Rosette “lived in concubinage,” (HABS description) with a man named Hardy, when she came of age. They lived in Haiti until the revolution in that country in 1797. Arriving in New Orleans as a refugee, she entered into several plaçage relationships, These relationships enabled her to purchase property in the city. Beginning with the lot at 1515 Pauger, Rosette built several homes in the neighborhood. de Marigny offered preference to Creoles of color when selling lots.

The house

1515 Pauger sits between Dauphine and Burgundy Streets. It is a six-room Creole cottage. Rosette built three houses on lot 249. Unfortunately, only 1515 remains. After Rosette’s death in 1863, the house passed through the Lavon, Claiborne, and Soniat families. Local attorney Don Richmond acquired the house in 1977. He lived there for a number of years, then sold it. Richmond then moved to San Francisco. Upon his return to New Orleans in 1995, Richmond found 1515 Pauger scheduled to be auctioned by the Orleans Parish Civil Sheriff’s Office. He purchased the house a second time. Richmond willed the house to SoFab. So, the museum acquired the house upon his passing in 2014.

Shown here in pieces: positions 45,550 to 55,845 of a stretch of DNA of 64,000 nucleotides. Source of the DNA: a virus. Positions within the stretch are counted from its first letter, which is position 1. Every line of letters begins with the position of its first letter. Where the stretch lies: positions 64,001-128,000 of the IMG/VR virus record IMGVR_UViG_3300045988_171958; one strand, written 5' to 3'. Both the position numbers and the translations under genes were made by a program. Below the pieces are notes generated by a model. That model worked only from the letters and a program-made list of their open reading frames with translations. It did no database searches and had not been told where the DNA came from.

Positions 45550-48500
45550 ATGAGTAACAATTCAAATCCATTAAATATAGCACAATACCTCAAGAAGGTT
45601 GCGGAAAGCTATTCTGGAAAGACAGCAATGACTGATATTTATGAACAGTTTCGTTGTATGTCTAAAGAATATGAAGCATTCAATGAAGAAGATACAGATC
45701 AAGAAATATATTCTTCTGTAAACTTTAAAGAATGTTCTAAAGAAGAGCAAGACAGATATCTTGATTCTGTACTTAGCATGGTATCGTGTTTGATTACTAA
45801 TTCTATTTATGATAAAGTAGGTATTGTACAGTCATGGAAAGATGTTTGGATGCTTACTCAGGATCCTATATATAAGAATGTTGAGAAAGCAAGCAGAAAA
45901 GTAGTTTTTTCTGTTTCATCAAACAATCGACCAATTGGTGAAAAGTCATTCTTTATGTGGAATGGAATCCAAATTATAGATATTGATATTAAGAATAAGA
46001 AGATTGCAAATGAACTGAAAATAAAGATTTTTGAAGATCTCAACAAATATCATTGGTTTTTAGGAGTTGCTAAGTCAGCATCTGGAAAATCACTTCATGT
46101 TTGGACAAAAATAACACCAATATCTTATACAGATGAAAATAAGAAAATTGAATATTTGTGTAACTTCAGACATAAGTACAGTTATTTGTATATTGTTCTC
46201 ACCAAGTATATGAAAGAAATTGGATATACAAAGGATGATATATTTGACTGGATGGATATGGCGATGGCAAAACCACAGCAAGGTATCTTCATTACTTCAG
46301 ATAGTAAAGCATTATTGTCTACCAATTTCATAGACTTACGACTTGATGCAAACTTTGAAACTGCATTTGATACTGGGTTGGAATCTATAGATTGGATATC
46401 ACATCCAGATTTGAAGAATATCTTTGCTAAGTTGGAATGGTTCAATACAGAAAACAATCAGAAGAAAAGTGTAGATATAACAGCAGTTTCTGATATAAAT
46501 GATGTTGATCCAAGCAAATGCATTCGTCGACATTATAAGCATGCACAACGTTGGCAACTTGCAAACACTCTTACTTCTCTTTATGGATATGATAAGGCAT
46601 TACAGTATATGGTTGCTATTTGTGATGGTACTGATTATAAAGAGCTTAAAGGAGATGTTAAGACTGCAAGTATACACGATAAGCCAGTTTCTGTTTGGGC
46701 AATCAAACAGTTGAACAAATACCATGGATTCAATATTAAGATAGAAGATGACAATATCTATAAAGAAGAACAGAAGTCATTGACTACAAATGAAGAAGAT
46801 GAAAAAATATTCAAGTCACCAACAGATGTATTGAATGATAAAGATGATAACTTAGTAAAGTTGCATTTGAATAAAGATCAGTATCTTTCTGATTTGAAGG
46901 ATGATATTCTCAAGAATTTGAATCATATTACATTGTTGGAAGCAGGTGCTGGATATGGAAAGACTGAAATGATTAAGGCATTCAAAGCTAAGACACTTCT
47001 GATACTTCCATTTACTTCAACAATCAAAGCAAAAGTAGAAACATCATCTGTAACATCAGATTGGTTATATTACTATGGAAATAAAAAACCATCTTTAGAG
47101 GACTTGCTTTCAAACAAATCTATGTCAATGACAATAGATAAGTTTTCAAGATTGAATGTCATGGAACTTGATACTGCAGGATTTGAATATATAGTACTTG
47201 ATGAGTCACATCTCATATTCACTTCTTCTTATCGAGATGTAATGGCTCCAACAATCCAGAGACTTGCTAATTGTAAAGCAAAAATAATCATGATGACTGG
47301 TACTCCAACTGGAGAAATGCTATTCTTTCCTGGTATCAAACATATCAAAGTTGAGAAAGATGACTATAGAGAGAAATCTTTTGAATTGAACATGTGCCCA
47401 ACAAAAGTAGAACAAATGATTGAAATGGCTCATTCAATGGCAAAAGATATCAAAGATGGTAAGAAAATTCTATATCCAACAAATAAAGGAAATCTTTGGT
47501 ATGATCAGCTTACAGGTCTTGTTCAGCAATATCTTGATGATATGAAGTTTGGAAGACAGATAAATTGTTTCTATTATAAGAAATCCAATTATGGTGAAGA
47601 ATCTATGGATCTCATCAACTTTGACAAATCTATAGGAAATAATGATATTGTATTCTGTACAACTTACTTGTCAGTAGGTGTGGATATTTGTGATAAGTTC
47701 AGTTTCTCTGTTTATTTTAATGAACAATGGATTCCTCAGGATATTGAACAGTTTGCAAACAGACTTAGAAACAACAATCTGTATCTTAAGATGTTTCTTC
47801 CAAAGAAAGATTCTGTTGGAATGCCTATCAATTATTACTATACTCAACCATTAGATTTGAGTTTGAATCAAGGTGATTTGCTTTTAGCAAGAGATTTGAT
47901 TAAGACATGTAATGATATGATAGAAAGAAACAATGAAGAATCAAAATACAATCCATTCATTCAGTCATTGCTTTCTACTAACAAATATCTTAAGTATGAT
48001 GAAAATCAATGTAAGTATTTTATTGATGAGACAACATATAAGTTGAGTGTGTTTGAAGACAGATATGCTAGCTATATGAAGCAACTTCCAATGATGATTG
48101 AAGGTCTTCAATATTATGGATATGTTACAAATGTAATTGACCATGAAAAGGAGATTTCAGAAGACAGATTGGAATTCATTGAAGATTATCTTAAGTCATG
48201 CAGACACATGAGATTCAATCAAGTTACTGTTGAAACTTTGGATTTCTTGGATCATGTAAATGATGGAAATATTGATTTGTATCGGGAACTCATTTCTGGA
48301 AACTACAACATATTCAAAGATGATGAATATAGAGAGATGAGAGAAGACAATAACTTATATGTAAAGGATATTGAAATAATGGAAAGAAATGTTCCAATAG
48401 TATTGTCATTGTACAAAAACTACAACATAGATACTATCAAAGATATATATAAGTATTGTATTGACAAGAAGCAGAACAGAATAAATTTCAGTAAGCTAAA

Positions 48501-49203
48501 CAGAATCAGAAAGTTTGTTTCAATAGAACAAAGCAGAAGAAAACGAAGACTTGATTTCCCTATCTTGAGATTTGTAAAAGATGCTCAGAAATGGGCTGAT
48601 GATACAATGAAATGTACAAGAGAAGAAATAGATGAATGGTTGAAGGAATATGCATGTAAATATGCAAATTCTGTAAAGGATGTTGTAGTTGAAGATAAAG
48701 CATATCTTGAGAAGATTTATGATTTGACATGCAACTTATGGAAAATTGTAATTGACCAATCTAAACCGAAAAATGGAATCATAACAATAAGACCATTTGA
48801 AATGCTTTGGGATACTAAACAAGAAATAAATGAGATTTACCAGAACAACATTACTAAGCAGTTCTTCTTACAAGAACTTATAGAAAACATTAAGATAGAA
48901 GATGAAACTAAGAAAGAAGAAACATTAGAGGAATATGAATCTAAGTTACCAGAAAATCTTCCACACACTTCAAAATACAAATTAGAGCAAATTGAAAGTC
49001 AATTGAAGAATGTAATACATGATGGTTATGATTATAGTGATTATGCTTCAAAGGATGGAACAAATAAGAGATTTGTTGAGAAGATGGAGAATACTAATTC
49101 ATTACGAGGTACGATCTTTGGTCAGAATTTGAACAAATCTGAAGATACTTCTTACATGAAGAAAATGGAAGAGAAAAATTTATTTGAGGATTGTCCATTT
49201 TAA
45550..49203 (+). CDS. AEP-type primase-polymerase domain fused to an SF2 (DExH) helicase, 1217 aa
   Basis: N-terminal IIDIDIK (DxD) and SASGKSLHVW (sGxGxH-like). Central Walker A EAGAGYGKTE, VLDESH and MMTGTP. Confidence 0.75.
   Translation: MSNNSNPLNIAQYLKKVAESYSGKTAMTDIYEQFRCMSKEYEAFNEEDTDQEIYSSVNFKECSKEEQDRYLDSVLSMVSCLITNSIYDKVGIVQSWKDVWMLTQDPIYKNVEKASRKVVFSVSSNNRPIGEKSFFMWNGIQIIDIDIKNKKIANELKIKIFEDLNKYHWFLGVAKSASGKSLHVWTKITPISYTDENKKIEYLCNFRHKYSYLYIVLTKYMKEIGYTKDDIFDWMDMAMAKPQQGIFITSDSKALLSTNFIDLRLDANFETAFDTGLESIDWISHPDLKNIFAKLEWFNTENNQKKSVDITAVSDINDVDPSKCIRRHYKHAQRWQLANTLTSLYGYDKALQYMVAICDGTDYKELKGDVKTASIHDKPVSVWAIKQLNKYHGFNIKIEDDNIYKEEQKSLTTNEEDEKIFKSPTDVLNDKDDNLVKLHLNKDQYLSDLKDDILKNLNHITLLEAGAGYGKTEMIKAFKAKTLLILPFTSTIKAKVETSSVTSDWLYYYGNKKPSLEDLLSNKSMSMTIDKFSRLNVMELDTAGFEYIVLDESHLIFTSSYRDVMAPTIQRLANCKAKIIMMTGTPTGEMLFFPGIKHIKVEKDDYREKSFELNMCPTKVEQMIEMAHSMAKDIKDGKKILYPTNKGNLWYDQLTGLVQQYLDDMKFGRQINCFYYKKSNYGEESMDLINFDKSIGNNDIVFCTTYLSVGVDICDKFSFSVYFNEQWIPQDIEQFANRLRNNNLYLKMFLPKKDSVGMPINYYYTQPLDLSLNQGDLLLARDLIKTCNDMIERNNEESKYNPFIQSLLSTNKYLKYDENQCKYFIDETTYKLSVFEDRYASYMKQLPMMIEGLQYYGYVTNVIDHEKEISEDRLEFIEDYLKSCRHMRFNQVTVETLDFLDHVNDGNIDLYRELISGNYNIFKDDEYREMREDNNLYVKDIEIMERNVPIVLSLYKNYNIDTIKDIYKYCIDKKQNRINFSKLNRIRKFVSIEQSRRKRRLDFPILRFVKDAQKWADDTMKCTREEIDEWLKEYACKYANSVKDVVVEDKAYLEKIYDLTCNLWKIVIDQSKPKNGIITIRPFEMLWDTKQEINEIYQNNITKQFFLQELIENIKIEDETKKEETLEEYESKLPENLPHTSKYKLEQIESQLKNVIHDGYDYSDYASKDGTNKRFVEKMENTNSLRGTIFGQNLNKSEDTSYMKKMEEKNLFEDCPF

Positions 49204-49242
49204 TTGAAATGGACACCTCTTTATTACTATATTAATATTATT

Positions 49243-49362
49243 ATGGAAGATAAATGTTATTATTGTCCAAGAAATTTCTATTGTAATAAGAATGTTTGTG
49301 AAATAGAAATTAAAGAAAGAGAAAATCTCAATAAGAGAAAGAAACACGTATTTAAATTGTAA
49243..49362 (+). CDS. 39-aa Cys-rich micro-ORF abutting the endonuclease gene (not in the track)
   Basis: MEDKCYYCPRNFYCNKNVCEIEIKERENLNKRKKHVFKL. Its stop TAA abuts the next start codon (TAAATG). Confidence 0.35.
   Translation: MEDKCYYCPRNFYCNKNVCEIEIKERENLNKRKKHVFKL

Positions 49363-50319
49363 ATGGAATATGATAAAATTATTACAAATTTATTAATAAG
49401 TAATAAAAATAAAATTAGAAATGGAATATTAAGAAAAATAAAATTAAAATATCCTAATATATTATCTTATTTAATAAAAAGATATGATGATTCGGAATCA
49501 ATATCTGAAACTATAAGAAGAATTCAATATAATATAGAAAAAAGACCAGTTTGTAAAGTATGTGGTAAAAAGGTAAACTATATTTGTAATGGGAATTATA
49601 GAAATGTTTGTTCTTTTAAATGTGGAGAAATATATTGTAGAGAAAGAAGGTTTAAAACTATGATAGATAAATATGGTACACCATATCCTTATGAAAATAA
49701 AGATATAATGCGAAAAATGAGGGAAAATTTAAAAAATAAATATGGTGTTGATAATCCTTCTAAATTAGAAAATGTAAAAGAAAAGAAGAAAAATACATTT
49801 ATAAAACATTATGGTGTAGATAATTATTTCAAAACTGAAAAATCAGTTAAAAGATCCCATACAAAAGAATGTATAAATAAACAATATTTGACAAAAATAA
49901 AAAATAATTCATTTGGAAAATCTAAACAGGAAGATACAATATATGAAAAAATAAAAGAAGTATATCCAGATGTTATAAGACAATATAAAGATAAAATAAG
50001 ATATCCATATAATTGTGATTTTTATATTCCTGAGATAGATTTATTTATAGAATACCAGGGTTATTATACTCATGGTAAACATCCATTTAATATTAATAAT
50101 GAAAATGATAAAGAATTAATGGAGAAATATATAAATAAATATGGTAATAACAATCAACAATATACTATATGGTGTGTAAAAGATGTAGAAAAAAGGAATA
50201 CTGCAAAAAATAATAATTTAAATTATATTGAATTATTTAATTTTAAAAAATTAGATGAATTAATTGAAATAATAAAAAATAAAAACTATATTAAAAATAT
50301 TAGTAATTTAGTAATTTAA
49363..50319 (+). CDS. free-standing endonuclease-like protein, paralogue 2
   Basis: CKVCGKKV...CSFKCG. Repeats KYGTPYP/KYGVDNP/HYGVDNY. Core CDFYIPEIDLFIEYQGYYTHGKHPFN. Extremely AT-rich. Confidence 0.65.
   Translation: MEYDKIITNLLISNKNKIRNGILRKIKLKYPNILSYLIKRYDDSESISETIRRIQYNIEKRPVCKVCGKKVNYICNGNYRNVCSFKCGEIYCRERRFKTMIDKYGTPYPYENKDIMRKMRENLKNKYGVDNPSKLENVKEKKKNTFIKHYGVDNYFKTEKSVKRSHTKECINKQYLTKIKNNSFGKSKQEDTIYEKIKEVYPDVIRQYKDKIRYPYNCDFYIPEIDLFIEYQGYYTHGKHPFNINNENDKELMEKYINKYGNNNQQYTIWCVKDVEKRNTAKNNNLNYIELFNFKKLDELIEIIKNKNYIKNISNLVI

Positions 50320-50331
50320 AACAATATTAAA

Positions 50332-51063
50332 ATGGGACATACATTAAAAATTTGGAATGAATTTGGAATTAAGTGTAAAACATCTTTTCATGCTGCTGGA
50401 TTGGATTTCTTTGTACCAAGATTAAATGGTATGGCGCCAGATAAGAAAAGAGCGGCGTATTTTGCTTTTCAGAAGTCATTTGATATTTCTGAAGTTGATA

Santa Fe Restaurant Frenchmen #faubourgmarigny

Santa Fe Restaurant Frenchmen #faubourgmarigny

Santa Fe Restaurant on Frenchmen Street, before it moved to Faubourg St. John.

santa fe restaurant

Santa Fe Restaurant

Advertisement postcard for Santa Fe Restaurant, from October, 2006. Santa Fe, at 801 Frenchmen Street, overlooked Washington Square Park in Faubourg Marigny. Later, Santa Fe moved to Esplanade Avenue in Faubourg St. John.

Washington Square Park

santa fe restaurant

This patch of green space in Faubourg Marigny dates back to Bernard de Marigny de Mandeville. The heir to the Marigny Plantation, Bernard subdivided the plantation in 1806. Whether it was Bernard of his surveyors/planners that made the decision, the plan included a public park, bounded by Frenchmen, Royal, Dauphine, and Elysian Fields. So, Santa Fe offered a view of the park.